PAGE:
I have been a full time worker for a few months now, and while it may leave me with less time to blog, I have to admit that I really, really enjoy it. For me, it's the peripherals that really make the job worthwhile. Being in charge of my own time, for one thing, is fantastic. I love being able to work as long as I want, then take a coffee (decaf tea) break, and then go back to it. I love being professional. I even like meetings. (Yes, I know. I'm weird.)
This experience has been challenging in many ways, and it's hard for me to get a handle on it, which is part of why I haven't written in so long. I am not sure what conclusions to draw, so it's hard for me to really write about what's going on. All I know is, when I am working this much, I get along with myself and with my family much, much better. I find that I am a better mother when I am not doing the 24/7 parenting. I really like not being in charge of everything with the kids. In a lot of ways it has helped me be less neurotic. I didn't realize before this just how much I worried about the kids, and even more, about myself with the kids. (Am I a good enough mother? Have I done the right things? Have I properly compensated for the things I have not done well?) Now, I have a general sense that just living a normal, everyday life is good for the kids. They are more self-reliant these days. They are creative and they can make their own fun for certain periods of time. Ben and I joke that we are doing our best to give them a 1980s upbringing in the middle of the 2010s.
Letting go of the neurosis is a huge gift. Seeing bigger numbers rolling in on my paychecks honestly makes me feel good. I don't know why I should feel that this is not a good thing -- to be satisfied to be earning -- but I do like it, and I sometimes I have to fight back should-shame (not real shame) that I feel this way. But I do. Maybe I have always liked a little quantifiable progress. I don't get grades anymore, so paychecks have to stand in. It's not an obsession, but let's be honest. It feels good to make some money. And friends, it feels good -- SO good -- to use my whole brain again. It's like I'm breathing air for the first time.
After writing all of this down, I can see that there really is a moral to the story, and a thesis for my self-essay. But it's a thesis I am a little afraid to admit, because of the myth of motherhood I tried to dive into headfirst, tried to draw up around my shoulders like a fur coat, tried to acclimate myself to in a thousand tiny ways. The truth, though, is that I hate being a stay-at-home mom, and I love being a working mom.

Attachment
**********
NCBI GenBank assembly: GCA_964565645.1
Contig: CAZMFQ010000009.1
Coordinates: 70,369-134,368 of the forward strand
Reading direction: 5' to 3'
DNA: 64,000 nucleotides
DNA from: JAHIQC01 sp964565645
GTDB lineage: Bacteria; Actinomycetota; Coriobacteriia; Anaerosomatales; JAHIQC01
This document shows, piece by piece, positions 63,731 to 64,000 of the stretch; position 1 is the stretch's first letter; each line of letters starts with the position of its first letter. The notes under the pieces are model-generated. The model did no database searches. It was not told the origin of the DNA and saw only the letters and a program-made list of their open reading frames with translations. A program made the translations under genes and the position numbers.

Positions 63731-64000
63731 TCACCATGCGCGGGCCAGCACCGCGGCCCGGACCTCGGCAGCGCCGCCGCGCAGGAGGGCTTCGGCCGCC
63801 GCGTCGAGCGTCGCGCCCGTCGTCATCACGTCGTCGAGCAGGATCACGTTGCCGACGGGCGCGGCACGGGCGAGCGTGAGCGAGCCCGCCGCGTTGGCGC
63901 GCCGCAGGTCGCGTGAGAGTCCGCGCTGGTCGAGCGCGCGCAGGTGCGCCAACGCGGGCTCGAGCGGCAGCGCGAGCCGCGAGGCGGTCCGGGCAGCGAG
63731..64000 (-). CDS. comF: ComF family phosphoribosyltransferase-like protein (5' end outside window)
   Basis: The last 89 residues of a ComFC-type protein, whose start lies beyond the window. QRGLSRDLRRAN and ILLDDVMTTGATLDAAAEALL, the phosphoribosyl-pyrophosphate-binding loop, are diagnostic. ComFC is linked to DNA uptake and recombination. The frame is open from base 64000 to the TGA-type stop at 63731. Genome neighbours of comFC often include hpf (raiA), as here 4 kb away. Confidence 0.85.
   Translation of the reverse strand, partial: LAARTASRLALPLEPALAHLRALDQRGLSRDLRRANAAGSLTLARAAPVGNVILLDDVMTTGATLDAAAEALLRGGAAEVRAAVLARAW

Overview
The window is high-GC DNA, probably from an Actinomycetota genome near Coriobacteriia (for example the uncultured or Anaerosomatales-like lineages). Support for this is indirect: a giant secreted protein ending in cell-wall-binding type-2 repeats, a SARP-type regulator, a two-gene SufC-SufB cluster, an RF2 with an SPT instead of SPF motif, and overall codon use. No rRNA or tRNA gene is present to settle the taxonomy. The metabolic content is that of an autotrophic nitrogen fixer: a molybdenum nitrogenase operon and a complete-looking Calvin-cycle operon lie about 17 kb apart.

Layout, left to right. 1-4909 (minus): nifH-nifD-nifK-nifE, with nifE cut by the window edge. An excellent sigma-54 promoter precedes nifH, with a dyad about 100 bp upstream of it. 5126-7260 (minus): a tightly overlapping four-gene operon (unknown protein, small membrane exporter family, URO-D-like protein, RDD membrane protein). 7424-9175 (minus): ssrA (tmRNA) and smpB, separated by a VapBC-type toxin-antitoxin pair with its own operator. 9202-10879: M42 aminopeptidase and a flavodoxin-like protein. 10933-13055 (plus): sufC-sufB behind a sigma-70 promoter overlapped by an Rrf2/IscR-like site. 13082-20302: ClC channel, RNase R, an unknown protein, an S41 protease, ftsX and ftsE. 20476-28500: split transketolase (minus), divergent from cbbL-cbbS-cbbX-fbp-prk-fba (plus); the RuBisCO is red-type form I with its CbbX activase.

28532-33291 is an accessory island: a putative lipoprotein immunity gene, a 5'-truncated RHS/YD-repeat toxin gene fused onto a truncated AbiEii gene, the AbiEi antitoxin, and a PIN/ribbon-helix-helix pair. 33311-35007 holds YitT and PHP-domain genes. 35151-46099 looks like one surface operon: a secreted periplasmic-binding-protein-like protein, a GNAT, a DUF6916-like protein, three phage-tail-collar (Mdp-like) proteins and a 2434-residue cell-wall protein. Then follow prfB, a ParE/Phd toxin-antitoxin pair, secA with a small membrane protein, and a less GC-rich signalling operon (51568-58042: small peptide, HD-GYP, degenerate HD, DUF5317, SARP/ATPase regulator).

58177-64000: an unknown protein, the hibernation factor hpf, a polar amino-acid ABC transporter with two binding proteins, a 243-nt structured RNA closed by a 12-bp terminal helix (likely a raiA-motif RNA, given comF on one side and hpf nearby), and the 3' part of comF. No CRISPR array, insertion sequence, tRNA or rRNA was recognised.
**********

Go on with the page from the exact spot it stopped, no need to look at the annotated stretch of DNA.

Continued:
When I really think about it, it makes sense. My whole entire life I have been a worker. I set my mind to achieve things that didn't matter at all in the grand scheme of things when I was a girl. I was the first kid in my class to read a "chapter book" in first grade, and I did it more out of pride and spite than out of any real desire to read the biography of Ben Franklin (yep, that's the one I picked. Wonder where the Professor gets his inner drive?). I put my own nose to the grindstone all through school and was never happy if I wasn't achieving one thing or another.
I could look at this as a pathology, and I suppose I could dig up some deep-seated reasons why I feel "driven" to work. Or I could see it as something that has always been a part of me, and turn it into a strength.
I will always have to watch out for working myself too hard, and I will always have to carefully guard my sleep even though I sometimes have an open disdain for resting. And at times I will have to be careful to keep work and non-work separate, so that I stay fully engaged with my husband, children, and friends. But in the end I am a happier bird when I work. So, I will work. Paradoxically, it's one of the few things I do almost entirely for myself.